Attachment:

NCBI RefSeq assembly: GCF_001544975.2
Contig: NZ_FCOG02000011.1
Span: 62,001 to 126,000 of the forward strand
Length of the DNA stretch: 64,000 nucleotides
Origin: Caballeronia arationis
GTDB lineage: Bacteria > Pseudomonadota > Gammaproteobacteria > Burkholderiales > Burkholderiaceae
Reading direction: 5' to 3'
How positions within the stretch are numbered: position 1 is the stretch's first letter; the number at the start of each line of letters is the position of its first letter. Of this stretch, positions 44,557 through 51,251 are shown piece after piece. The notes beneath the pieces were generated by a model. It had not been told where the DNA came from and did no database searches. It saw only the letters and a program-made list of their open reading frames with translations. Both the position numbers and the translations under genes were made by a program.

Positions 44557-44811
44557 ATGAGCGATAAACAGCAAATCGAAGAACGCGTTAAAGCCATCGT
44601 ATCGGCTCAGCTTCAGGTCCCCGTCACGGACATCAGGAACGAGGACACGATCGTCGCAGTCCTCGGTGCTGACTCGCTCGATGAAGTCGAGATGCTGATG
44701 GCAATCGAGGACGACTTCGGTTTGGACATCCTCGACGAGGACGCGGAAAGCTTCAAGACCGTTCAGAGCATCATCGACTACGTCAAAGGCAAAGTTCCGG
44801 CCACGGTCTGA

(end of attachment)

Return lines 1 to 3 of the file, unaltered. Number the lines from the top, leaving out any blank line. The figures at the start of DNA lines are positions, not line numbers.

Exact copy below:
NCBI RefSeq assembly: GCF_001544975.2
Contig: NZ_FCOG02000011.1
Span: 62,001 to 126,000 of the forward strand